The collections api
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The Collections API. CS 242 Fall 2008 Karl R. Wurst. The Collections API. Provides data structures that can be reused All have a standard interface and provide a consistent set of operations (methods) Underlying implementations differ and provide different benefits. The Iterator Pattern.

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The Collections API

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The collections api

The Collections API

CS 242 Fall 2008

Karl R. Wurst


The collections api1

The Collections API

  • Provides data structures that can be reused

  • All have a standard interface and provide a consistent set of operations (methods)

  • Underlying implementations differ and provide different benefits


The iterator pattern

The Iterator Pattern

  • An Iterator allows stepping though all elements in a collection

  • You have done this with arrays:

    for (int i = 0; i < v.length; i++)

    System.out.println( v[ i ] );

  • But this only works for arrays - we want something more general


The iterator pattern1

The Iterator Pattern

  • A more general Iterator could look something like this:

    IteratorType itr;

    for (itr = v.first(); itr.isValid; itr.advance())

    System.out.println( itr.getData() );

  • We have two objects here

    • v - our Collection which holds the data

    • itr - our Iterator which allows us to step through the


Basic iterator design

Basic Iterator Design

  • Our first version has two classes and three methods

    • MyContainer - holds the data

      • MyContainerIterator iterator() - returns a MyContainerIterator object

    • MyContainerIterator - has methods to step through the data

      • Boolean hasNext() - are there more items to iterate over

      • Object next() - returns the next item in the collection and advances the current position


Using the container and iterator

Using the Container and Iterator


Mycontainer class

MyContainer Class

  • Uses an array internally


Mycontaineriterator class

MyContainerIterator Class


Inheritance based iterator

Inheritance-Based Iterator


Inheritance based iterator1

Inheritance-Based Iterator


Using the inheritance based iterator

Using the Inheritance-Based Iterator


The collection interface

The Collection Interface

  • Represents a group of objects (elements)

  • May be ordered or unordered, depending on implementation

  • May allow duplicates, depending on implementation

  • All provide a minimum set of operations


The iterator interface

The Iterator Interface


Interface issues

Interface issues

  • To implement an interface, you are required to provide all methods specified in the interface

  • Some methods may not make sense for our implementation - say remove()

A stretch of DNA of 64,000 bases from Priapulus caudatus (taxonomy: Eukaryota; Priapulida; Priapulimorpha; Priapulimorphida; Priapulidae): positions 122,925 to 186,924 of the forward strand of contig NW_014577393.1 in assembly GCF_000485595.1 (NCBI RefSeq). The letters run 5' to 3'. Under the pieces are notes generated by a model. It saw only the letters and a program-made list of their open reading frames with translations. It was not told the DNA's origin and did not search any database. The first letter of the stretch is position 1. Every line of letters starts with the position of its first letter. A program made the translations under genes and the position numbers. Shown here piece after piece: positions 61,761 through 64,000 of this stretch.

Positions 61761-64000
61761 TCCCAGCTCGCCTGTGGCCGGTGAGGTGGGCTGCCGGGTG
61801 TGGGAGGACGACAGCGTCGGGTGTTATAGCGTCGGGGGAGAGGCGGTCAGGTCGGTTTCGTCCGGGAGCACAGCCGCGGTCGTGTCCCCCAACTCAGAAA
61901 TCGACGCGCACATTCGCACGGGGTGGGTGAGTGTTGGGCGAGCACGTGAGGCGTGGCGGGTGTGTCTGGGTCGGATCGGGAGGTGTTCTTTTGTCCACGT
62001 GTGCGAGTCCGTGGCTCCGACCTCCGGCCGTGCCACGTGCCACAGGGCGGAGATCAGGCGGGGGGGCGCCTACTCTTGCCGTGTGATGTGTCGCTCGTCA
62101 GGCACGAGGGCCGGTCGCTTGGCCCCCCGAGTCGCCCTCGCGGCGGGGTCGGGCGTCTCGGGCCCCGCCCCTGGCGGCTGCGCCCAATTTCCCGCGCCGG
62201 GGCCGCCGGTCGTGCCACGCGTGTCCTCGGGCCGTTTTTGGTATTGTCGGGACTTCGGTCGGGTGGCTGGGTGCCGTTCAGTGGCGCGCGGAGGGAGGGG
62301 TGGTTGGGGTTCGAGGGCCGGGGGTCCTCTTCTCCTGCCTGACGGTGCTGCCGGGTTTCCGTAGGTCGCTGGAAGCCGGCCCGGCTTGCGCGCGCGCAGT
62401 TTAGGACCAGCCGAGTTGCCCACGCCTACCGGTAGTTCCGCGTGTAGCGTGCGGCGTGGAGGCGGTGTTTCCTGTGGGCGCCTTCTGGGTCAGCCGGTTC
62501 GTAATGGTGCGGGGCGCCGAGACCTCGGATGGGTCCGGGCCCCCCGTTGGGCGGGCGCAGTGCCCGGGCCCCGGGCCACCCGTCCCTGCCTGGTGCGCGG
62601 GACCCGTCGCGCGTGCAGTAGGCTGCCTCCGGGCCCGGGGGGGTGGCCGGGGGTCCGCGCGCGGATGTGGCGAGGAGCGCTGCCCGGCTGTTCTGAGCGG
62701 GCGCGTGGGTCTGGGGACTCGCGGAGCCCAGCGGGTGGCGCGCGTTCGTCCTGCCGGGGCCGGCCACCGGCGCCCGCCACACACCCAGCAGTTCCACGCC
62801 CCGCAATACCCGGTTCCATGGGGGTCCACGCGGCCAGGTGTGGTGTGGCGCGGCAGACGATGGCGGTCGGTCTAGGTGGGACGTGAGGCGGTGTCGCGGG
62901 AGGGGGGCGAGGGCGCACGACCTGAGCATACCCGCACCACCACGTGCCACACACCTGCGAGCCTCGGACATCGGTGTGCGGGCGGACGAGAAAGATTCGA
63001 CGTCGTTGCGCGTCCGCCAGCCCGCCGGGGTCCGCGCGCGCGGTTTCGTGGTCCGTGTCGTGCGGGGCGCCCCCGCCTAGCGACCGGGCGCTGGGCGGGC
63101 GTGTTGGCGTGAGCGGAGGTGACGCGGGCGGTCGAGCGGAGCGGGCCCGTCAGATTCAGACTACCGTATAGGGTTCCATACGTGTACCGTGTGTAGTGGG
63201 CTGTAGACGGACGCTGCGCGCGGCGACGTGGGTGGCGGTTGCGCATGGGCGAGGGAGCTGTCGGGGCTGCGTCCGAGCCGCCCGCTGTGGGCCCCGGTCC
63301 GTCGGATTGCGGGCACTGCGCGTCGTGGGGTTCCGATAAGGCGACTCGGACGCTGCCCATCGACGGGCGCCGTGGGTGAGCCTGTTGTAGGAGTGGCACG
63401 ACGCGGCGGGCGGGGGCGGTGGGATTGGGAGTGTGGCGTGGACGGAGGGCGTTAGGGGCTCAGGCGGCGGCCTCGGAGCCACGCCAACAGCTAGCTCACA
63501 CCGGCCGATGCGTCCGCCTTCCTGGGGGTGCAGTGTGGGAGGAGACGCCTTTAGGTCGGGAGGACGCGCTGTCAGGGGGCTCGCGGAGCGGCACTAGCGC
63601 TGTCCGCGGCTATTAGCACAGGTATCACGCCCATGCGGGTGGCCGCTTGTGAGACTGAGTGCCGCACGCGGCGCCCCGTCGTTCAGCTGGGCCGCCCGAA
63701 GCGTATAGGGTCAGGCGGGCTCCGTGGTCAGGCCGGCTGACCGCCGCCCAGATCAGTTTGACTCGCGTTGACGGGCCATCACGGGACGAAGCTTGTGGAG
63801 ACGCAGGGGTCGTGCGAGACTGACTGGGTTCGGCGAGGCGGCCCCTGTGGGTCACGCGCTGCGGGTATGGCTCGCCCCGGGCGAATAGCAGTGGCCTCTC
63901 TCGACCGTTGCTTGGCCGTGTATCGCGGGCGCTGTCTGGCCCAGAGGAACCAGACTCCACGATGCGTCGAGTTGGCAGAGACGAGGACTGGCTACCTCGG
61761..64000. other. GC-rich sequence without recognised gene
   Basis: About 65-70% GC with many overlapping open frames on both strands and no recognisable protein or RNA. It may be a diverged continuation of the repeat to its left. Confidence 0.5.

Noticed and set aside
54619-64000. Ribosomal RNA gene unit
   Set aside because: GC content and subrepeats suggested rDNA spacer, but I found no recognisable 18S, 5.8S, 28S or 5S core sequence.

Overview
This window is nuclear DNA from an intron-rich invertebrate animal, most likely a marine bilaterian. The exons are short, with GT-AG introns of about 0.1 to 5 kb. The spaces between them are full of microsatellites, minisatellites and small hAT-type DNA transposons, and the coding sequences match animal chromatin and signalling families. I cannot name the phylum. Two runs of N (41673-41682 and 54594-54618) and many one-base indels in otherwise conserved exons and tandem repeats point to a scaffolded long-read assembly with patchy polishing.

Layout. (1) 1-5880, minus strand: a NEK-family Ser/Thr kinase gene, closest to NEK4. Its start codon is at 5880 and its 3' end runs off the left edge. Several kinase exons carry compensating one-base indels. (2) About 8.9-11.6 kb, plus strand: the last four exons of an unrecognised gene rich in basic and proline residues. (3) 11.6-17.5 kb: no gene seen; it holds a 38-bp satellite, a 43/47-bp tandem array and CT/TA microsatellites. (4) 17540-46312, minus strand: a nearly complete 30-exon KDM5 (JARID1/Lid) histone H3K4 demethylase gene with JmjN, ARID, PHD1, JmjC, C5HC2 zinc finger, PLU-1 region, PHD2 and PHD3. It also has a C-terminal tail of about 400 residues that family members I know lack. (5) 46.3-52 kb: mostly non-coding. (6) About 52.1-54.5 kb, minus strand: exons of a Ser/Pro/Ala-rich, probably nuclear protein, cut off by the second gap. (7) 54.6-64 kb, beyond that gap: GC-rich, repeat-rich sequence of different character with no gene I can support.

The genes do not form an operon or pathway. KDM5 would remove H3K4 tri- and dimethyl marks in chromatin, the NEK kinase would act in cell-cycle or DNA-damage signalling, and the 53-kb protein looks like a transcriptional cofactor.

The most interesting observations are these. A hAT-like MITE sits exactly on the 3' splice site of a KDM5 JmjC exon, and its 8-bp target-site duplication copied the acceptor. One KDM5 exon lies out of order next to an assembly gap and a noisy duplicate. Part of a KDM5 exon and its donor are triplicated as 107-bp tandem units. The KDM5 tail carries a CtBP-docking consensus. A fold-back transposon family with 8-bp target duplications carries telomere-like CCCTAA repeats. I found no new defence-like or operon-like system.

• Implement the method to throw UnsupportedOperationException

  • And be sure to document it so anyone using your class is not surprised!


Using the collection and iterator

Using the Collection and Iterator

  • The second version works because Iterator implements Iterable


The list interface

The List Interface

  • A list is a collection of items with positions


The list interface1

The List Interface


The listiterator interface

The ListIterator Interface

  • Works forwards and backwards

  • The method to get the Iterator takes a starting position

    • 0 - start at the beginning and go forward

    • size of the list - start at the end and go backward


Linkedlist

LinkedList

  • Objects are stored in nodes containing the object and a reference to the next node


Linkedlist1

LinkedList

  • Additional operations:

    • void addLast(AnyType element)

    • void addFirst(AnyType element)

    • AnyType getFirst()

    • AnyType element()

    • AnyType getLast()

    • AnyType removeFirst()

    • AnyType remove()

    • AnyType removeLast()


Stacks and queues

Stacks and Queues

  • Do not allow access to all elements directly

  • Stack - Last In-First Out (LIFO)

  • Queue - First In-First Out (FIFO)


Stack

Stack

  • LIFO


Stack1

Stack


Stack2

Stack

  • Java provides Stack class, but it is based on Vector, so it can be slow

  • LinkedList can be used to implement Stack

    • add() for push()

    • element() for top()

    • remove() for pop()


Queue

Queue

  • FIFO


Queue1

Queue


Queue2

Queue

  • Java does not provide Queue class

  • LinkedList can be used to implement Queue

    • addLast() for enqueue()

    • element() for getFront()

    • remove() for dequeue()


The collections api

Set

  • Sets contain no duplicates

  • SortedSet keeps items in sorted order

    • Elements are either Comparable (Natural Order)

    • Or, a Comparator is provided

    • Iteratorwill provide elements in sorted order

    • AnyType first() - smallest element

    • AnyType last() - largest element

  • TreeSet implements SortedSet

    • O(log N)


Hashset

HashSet

  • Does not keep elements in sorted order

  • On average, performs in constant time

  • Will work with no additional information, but works better if you provide int hashCode()

  • int hashCode() should always provide the same value if equals() is true

  • int hashCode() should try to provide different values for items that are not equal


The collections api

Maps

  • Maps store pairs of keys and values

  • Keys must be unique

  • Values do not have to be unique

  • HashMap does not maintain sorted keys

  • TreeMap maintains sorted keys

  • Provides no Iterator, instead

    • Returns a Set of keys - keySet()

    • Returns a Collection of values - values()

    • Returns a Set of Entry - entrySet()

      • Entry is a class containing Key/Value pairs


Priorityqueue

PriorityQueue

  • Elements are added to the queue, but minimum value is removed first

  • Used often in operating systems

  • Java provides a PriorityQueue class


Summary

Summary


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